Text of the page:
Lesley Carr talks to the attendees about why they love this event

The 5th Schools Science Conference comprised the following exciting sessions:

  • Welcome & Introduction
  • Science for Interaction
    • Science in Practice – Interactive stands
    • A Day in the Life of…  – Interactive Workshop
    • Round Table Discussions – Interactive Workshop
    • Café Scientifique  – Interactive Workshop
  • Science for Inspiration
    • Keynote speeches
  • Round-up & Prize Giving

Science for Interaction

Science in Practice

Interactive Exhibits 
Meet the Scientists and Healthcare Professionals

Hands-on interactive sessions where you meet scientists, try out some scientific equipment, undertake scientific assessments, answer questions for prizes and learn how science is applied to healthcare.

AND don’t forget to ask scientists what they do and why they love their jobs.

Science in Health and Life

Interactive talk 

  • Introduction
    • Don Henderson
      Consulltant Clinical Scientist and Divisional Manager for Immunology, Hammersmith Hospitals NHS Trust

A Day in the Life of…

Interactive workshops on healthcare careers

A Day in the Life of a…

  • Occupational Therapist Working in Orthopaedics
    • Marie Callanan and Sumaira Rizvi
      Specialist Occupational Therapists, The North West London Hospitals NHS Trust
  • Sleep Scientist
    • Mary J Morrell
      Senior Lecturer / Wellcome Trust University Award Fellow, Imperial College
  • Microbiologist
    • Maureen Chadwick
      Principal Biomedical Scientist – Microbiology, The Royal Brompton and Harefield NHS Trust
  • Clinical Virologist
    • Dr Mark Atkins
      Consultant Virologist, Hammersmith Hospitals NHS Trust
  • Plastic Surgeon
    • Mr Niall Kirkpatrick
      Consultant Craniofacial Plastic Surgeon, Chelsea & Westminster Hospital
  • Speech and Language Therapist
    • Anna Ostmeier and Antonia Aldous
      Speech and Language Therapists working with paediatric caseloads, Hounslow PCT
  • Nuclear Medicine and PET Radiographer
    • Bernadette Cronin
      Service Lead / Clinical Specialist Radiographer for Nuclear Medicine and PET, The Royal Marsden Hospital
  • Defense Against Bioterrorism Scientist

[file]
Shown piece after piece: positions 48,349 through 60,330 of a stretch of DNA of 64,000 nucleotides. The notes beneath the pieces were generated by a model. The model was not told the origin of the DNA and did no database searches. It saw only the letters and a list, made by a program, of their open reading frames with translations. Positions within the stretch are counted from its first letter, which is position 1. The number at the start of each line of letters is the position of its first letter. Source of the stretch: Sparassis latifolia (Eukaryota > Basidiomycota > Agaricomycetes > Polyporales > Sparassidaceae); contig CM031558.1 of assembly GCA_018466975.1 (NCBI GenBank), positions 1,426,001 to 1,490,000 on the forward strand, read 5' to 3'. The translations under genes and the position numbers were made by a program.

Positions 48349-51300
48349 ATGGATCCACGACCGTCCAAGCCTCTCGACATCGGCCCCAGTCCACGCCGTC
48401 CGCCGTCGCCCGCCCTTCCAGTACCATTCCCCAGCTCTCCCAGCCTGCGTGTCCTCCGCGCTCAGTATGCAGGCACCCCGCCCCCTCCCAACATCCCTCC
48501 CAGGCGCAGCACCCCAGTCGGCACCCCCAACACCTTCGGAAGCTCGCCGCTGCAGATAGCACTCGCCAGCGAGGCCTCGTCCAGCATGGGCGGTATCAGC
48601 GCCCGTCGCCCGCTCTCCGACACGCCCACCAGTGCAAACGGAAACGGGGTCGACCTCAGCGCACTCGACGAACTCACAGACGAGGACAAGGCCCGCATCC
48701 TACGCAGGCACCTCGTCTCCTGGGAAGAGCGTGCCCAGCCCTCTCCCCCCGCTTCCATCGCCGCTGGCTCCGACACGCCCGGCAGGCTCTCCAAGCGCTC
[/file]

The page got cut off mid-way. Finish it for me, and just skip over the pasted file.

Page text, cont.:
• Dr Rebecca Ingram
      Research Associate, Imperial College
  • Physiotherapy in Learning Disabilities
    • Agnieszka Lang 
      Physiotherapist, West London Mental Health Trust
      • Tony Hegarty
        Superintendent Physiotherapy, West London Mental Health Trust
  • Pandemic and Avian Flu Expert
    • Dr Jonathan Van Tam
      Consultant Epidemiologist, Health Protection Agency

Round Table Discussions

 Interactive workshops

This is an opportunity for students to engage directly with scientists and professionals in a related field and for them to put forward their views on various topics and for a debate to take place with a student vote at the end. Each Discussion Group will be lead by a volunteer scientist/facilitator who will stimulate the students to take part. 

Students will have the opportunity to attend two Sessions in which there will be 7 different topics, see below, plus Café Scientifique. The students will gain entry to the initial group on a first come first served basis so, if you would like to see your students take part in a particular group, please make sure you arrive timely. There will be up to 20 students only per group. Facilitators will move round one after 20 minutes so that students are exposed to another facilitator and another debate.

To help with the topic sessions, we have suggested that each scientist / facilitator produces: 

  • A briefing sheet with facts about their topic
  • Questions for the students to consider
  • Questions that the students might vote on

These are the topics:

  • Topic 1 – Ethics: Who deserves a transplant? 
    • Sue Alexander 
      Head of Pathology, Royal Marsden Hospitals 
      • There are too few available organ transplants for the number of potential recipients. The facts and social history of transplantation will be discussed together with the merits of different potential recipients. The students will be asked to vote who should receive a transplant and for their views on having an opt-in or opt-out approach to being an organ donor. 
  • Topic 2 – Communications & Cancer Awareness 
    • Louisa Mullan 
      Science Press Manager, Cancer Research UK 
      • What are the best ways of communicating the effects of lifestyle upon health and quality of life? Look at the media and other methods of communication. 
  • Topic 3 – Stem Cell Transplant Donors – Matching, Selection, Informing and Concerns 
    • Penny Owens 
      Paediatric BMT Co-ordinator, Royal Marsden Hospital 
      • This session will give a brief overview of the tissue typing process and selection criteria for matching stem cell transplant donors and recipients. The session will also briefly introduce the Human Tissue Authority, their Codes of Practice and guidance for transplant teams and the impact this has had on donor selection. The students will be asked to comment on a number of donor issues (time dependent) such as lower age l imits, use of donors lacking mental capacity, consent and donor consent withdrawal.